With a 20% increase in students attending American colleges and universities over the past 10 years, there is no wonder competition for the best jobs continues to get more and more intense. When hundreds of applications are sometimes received for each opening at major agencies, what can you do to get recruiters and hiring managers to spend more than the average seven seconds typically devoted to scanning your resume?
Hint: It’s not the GPA, although a 4.0 is noteworthy. But unless you got straight As, don’t include your GPA since prospective employers are more interested in what you did beyond studying and having a good time.
Recruiters confirm extracurricular activities immediately differentiate you from other job applicants.
“It’s imperative for students to get involved in job-related groups and activities that will enrich their professional acumen,” explains Julie Biber, MD global recruitment, Edelman. “I always recommend stretching beyond your academic trajectory by joining an organization such as PRSSA which will cultivate valuable relationships. Not only will an example like that prove beneficial for your resume–it may also help launch your career. In the spirit of collaboration, any level of participation within a group is optimal for one’s growth outside of course specific team activity.”
DHR International Managing Partner Smooch Reynolds agrees. “As a recruiter, I am always evaluating how involved a professional is with organizations that help advance a profession, and ultimately your career, such as PRSSA, IABC, etc. Involvement in these organizations creates a terrific networking platform and helps to build relationships that will endure throughout one’s career.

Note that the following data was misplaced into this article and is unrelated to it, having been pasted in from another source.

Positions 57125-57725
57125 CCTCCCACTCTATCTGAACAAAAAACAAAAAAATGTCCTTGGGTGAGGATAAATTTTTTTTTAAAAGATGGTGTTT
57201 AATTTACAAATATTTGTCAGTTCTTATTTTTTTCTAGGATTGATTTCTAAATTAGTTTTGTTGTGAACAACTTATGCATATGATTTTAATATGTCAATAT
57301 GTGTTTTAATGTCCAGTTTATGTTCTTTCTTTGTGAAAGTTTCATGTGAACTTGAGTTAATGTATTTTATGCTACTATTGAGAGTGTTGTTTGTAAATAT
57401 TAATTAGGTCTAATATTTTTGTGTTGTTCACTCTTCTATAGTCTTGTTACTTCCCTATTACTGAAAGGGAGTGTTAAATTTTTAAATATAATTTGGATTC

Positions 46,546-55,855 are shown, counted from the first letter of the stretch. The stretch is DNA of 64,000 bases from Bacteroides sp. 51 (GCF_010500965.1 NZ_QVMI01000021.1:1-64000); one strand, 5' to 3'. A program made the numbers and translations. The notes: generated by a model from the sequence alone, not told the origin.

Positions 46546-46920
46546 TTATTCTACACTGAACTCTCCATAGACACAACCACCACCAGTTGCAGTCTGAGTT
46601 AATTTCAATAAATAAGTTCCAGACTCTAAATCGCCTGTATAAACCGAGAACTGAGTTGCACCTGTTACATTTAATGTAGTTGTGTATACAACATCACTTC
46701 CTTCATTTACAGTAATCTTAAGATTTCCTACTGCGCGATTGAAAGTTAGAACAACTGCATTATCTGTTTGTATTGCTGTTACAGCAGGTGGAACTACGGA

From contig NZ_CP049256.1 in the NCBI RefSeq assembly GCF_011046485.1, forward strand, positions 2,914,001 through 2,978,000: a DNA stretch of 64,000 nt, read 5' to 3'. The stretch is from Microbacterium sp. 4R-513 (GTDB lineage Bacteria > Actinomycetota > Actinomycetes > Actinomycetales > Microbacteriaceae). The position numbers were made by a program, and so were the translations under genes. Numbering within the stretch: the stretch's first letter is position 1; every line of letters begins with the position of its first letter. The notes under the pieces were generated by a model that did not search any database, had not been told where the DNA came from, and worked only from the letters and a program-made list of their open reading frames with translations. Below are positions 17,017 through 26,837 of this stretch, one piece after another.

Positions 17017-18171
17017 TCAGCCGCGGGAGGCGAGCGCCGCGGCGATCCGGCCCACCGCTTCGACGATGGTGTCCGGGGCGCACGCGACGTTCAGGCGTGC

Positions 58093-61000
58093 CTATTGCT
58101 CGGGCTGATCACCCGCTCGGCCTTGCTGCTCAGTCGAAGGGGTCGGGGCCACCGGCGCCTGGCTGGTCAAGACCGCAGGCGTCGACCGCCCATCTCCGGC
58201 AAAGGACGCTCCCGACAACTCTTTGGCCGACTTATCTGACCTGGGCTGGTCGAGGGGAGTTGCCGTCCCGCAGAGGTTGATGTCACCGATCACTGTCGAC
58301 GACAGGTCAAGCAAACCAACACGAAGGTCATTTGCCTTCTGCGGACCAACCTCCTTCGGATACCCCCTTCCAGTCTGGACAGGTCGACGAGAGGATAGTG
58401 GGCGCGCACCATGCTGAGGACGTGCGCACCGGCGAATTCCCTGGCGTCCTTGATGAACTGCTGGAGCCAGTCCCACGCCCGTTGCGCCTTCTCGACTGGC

Andrew Gagen, founder of MVP Recruiters, adds: “Involvement in industry associations and local community organizations shows intellectual rigor, a sense of curiosity and confidence.”
Underscoring the importance of PRSSA and other campus activities, recent graduates often credit early career success to networks they built through these experiences.
“The best thing I did for my PR career was saying yes to opportunities for on-campus involvement and leadership,” explains University of Alabama graduate Taylor Shelnutt, new account executive at Fleishman Hillard’s Dallas office. “I met countless people in the industry who still serve as mentors today, and the hands-on experience I acquired was extremely important to landing my post-graduate fellowship and full time job. Jumping into the deep end of PRSSA and other extra-curricular activities gave me an incredible experience at UA and prepared me so well for the ‘real world.'”
Recent University of Florida graduate Josh Ferrari is now a junior communications specialist at Synergy Enterprises, Inc., a government relations firm. Josh says joining PRSSA was a “defining moment” in his college career. “It opened my eyes to the world of communications beyond my state, letting me travel around the country to learn and network with the pros. PRSSA was the key to understanding the intricacies of the industry for me, and my involvement in the society pushed me to become a better student and professional.”
Wes Richter credits PRSSA for providing him with leadership experiences that deepened his on-campus engagement at Northern Illinois University. “”PRSSA played an integral part in getting an internship at Zeno Group after graduation. Before joining the organization, I had no idea what I wanted to pursue as a career and didn’t even know what public relations was until a friend recommended I join PRSSA. Three years later, I moved my way up to President of the NIU chapter taking full advantage of the networking and learning opportunities offered by the organization – attending national conferences, local chapter events, and arranging workshops for my own chapter.”
In addition to PRSSA, Wes says he became actively involved in Phi Sigma Kappa fraternity, plus he was a member of NIU’s student-fan organization Red Riot, and he interned at a nonprofit called the Glidden Homestead. “These involvements were key talking points in my interviews at agencies, but my leadership and involvement in PRSSA was what really grabbed the attention of employers,” Wes said.